JPPM enjoys a productive relationship with Huntingtown High School and Social Studies teacher Jeff Cunningham. In previous years, Jeff’s archaeology classes, under the supervision of Education Director Kim Popetz, produced three cell phone tours for the park. The students worked on the audio tour projects at every level, including conducting oral history interviews, developing tour themes and scripts, recording the tours and writing press releases about the projects. Continue reading
There’s a new exhibit at the Visitor’s Center that will run through October 17. The temporary exhibit titled “Over and Under: Accessories and Undergarments of the Early 1800s” features original pieces that went under or over a person’s outfit to create the romantic look that people associate with the early 19th century. Accessories include a dignified top hat, a man’s tobacco pouch, and showy beaded purses, while rare undergarments will educate viewers about clothes not often seen in period art. Highlights include knit socks with the date “1819” on them, a corset and shift marked with the name of their owners, a “figure enhancer” used to strategically stuff a corset, and a pair of silk garters embroidered with the flirty French warning, “Halte la, on ne passe pas” which means “Stop here, go no further.”
The exhibit is designed to coincide with the JPPM 1812 Fair and Reenactment September 22, but the items exhibited show trends in fashion throughout the first half of the 19th century. The objects are not part of JPPM’s permanent collections, but instead came together based on loans offered by JPPM staff. Sara Rivers Cofield, Federal Curator at the MAC Lab, has been collecting clothing and purses since her grandmother, Charlotte Rivers, helped her buy her first antique purse over 20 years ago. Now family heirlooms from Charlotte Rivers, who died last October at the age of 99, are included in the exhibit. Betty Seifert, JPPM Curator, contributed her great grandmother’s knitting needles to the exhibit, and Michele Parlett, Public Services Coordinator, loaned the top hat and its carrying case from her family’s antique shop, Keeper’s Antiques, in Charlotte Hall, Maryland.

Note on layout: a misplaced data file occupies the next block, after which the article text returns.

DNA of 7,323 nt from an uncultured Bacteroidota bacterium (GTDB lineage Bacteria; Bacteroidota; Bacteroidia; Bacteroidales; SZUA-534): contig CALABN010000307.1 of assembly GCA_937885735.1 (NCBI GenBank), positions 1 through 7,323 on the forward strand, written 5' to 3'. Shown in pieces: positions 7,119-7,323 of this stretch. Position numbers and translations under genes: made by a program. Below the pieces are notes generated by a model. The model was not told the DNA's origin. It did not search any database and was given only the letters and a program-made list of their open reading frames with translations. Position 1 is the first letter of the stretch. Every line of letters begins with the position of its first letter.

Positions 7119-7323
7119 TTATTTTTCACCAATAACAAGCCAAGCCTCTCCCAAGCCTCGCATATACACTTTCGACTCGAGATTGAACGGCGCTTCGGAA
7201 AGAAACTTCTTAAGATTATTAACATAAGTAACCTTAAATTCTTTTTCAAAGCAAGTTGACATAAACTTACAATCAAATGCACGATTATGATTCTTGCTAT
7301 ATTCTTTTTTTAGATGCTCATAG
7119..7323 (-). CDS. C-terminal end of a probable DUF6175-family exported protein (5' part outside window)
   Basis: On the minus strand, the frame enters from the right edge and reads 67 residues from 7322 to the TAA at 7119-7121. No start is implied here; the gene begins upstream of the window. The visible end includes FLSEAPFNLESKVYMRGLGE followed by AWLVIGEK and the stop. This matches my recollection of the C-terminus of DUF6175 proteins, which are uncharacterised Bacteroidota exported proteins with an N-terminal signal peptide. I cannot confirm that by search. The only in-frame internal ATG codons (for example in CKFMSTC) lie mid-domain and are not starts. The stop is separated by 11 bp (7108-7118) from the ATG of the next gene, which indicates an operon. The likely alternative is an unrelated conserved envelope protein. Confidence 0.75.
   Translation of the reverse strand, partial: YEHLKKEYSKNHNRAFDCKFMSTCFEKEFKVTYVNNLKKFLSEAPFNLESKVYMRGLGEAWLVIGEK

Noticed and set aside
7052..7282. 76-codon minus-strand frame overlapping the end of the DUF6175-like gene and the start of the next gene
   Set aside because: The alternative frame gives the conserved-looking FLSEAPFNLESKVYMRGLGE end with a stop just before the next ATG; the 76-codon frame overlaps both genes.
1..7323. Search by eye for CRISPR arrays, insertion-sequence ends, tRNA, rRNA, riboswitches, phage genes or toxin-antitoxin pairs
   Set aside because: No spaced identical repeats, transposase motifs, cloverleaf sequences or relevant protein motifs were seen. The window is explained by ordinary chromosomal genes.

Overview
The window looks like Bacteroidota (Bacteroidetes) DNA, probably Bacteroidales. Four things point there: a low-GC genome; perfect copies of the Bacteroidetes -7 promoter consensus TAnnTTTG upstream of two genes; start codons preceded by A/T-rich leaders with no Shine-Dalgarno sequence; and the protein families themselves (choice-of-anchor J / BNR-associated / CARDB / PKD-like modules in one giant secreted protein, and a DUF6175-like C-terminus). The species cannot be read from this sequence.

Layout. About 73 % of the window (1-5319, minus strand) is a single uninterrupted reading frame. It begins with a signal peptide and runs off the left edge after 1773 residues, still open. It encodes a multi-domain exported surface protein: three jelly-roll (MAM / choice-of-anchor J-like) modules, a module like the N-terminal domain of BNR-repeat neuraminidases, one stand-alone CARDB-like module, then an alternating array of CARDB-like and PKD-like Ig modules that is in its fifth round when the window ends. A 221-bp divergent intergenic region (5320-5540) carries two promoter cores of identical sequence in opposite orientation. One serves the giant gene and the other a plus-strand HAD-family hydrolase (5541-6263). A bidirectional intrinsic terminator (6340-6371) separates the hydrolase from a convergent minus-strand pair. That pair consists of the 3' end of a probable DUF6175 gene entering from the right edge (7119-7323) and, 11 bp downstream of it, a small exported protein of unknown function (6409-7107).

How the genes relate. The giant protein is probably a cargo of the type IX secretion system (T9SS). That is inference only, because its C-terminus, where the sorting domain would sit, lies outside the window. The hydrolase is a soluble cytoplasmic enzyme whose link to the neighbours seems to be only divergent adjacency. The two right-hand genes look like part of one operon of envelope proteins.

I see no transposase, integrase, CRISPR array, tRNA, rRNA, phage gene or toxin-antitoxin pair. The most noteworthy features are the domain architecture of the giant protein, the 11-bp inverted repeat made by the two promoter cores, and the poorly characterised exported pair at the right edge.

In order to flesh out the themes that the staff collections could illustrate, we turned to independent scholar and collector Mary Doering for some additional pieces. Mary, who teaches courses on costume history for the Smithsonian-George Mason University Masters Program on the History of Decorative Arts, often loans her collections to museums and historic sites, including current exhibits on the War of 1812 and the Civil War at the Maryland Historical Society. By combining the high-quality pieces in Mary’s collections with the personal heirlooms and collections of staff, the exhibit offers rare garments and accessories, eye candy, and personal stories. A little something for everyone!
Soon, it’ll be the 1st Sunday in June – and you know what that means! It’s time to celebrate Maryland’s rural heritage at JPPM’s Children’s Day on the Farm. Amuse yourself with fun hands-on activities, demonstrations, live animals, music, yummy food, and hay rides! Children’s Day has become a Southern Maryland tradition – a wholesome and enjoyable event for the whole family!